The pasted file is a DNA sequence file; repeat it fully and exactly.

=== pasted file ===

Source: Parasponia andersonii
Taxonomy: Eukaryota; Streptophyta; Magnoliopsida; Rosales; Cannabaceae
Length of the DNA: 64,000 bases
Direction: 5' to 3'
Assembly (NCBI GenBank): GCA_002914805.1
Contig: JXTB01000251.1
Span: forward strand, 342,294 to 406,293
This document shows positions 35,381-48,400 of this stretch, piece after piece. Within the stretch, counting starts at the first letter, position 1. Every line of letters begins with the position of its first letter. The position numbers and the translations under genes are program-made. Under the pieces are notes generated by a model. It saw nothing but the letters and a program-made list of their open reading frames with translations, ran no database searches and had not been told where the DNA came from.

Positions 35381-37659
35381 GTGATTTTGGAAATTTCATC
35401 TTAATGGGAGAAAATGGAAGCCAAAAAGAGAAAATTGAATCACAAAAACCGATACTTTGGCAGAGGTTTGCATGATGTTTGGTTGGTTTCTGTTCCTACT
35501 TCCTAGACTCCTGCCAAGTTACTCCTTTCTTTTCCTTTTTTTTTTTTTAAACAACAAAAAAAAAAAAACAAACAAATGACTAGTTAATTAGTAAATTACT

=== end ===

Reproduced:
Source: Parasponia andersonii
Taxonomy: Eukaryota; Streptophyta; Magnoliopsida; Rosales; Cannabaceae
Length of the DNA: 64,000 bases
Direction: 5' to 3'
Assembly (NCBI GenBank): GCA_002914805.1
Contig: JXTB01000251.1
Span: forward strand, 342,294 to 406,293
This document shows positions 35,381-48,400 of this stretch, piece after piece. Within the stretch, counting starts at the first letter, position 1. Every line of letters begins with the position of its first letter. The position numbers and the translations under genes are program-made. Under the pieces are notes generated by a model. It saw nothing but the letters and a program-made list of their open reading frames with translations, ran no database searches and had not been told where the DNA came from.

Positions 35381-37659
35381 GTGATTTTGGAAATTTCATC
35401 TTAATGGGAGAAAATGGAAGCCAAAAAGAGAAAATTGAATCACAAAAACCGATACTTTGGCAGAGGTTTGCATGATGTTTGGTTGGTTTCTGTTCCTACT
35501 TCCTAGACTCCTGCCAAGTTACTCCTTTCTTTTCCTTTTTTTTTTTTTAAACAACAAAAAAAAAAAAACAAACAAATGACTAGTTAATTAGTAAATTACT